And I remember thinking early on: This is crazy, surely the customers are the most important assets that a business has, and how is it that junior people -- the most untested people, the people who know nothing about the company -- are the ones dealing with the customers? I think there is still a little too much undervaluing the power and the importance of that person right in the front line who is the brand, who is today dealing with the moments of truth for that customer up front.

WSJ: Who gave you the best business advice and what was it?

Ms. Kelly: My best life advice, which has flowed through into my business advice, came from my father, actually. My father was a very positive individual and he taught me to have a very positive frame of reference on the world, to look for the glass half full in things, look for the opportunities in things rather than become a victim.

WSJ: How do you motivate your staff?

Ms. Kelly: A lot of focus on communication, from being seen visibly and getting out and about in the branches, to telephoning people. I'll ring the top 150 people for their birthday. I'll also just ring people who run business banking centers or branches every so often to find out how they are going, to say well done on a particular transaction. I really make sure that 90% of the emails that come to me get personally responded. And never, ever, if a phone call comes through, do I not respond.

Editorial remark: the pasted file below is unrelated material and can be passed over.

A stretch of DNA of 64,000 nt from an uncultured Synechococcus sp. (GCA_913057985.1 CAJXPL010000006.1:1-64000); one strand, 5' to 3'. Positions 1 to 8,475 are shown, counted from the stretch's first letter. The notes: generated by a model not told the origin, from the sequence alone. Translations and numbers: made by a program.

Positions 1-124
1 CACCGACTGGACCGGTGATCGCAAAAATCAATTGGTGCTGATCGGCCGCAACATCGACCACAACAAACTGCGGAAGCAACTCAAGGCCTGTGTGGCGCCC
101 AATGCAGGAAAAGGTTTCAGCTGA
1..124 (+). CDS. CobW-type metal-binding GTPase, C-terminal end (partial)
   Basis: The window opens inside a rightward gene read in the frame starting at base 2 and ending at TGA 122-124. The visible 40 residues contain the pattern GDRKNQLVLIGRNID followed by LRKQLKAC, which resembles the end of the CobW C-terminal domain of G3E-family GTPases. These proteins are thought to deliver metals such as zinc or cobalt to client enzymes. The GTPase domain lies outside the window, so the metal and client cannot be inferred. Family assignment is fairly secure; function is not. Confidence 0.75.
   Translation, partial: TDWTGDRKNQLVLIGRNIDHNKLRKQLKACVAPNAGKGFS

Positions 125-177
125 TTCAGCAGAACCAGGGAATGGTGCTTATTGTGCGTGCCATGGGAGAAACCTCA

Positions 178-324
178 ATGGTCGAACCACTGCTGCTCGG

The other is energy. It would be clear to people that I love what I do so I try to bring energy and passion to what I do, and that lifts people. I also motivate by reinforcing the positives. Look for reasons to say well done to people, look for reasons to make people feel good about what they are doing.

WSJ: What are the three most important aspects of a good manager?

Ms. Kelly: You want good leaders to be consistent. You don't want people to have to guess how she is feeling, and they blow hot and cold, that you can't trust what he or she says is what he or she means.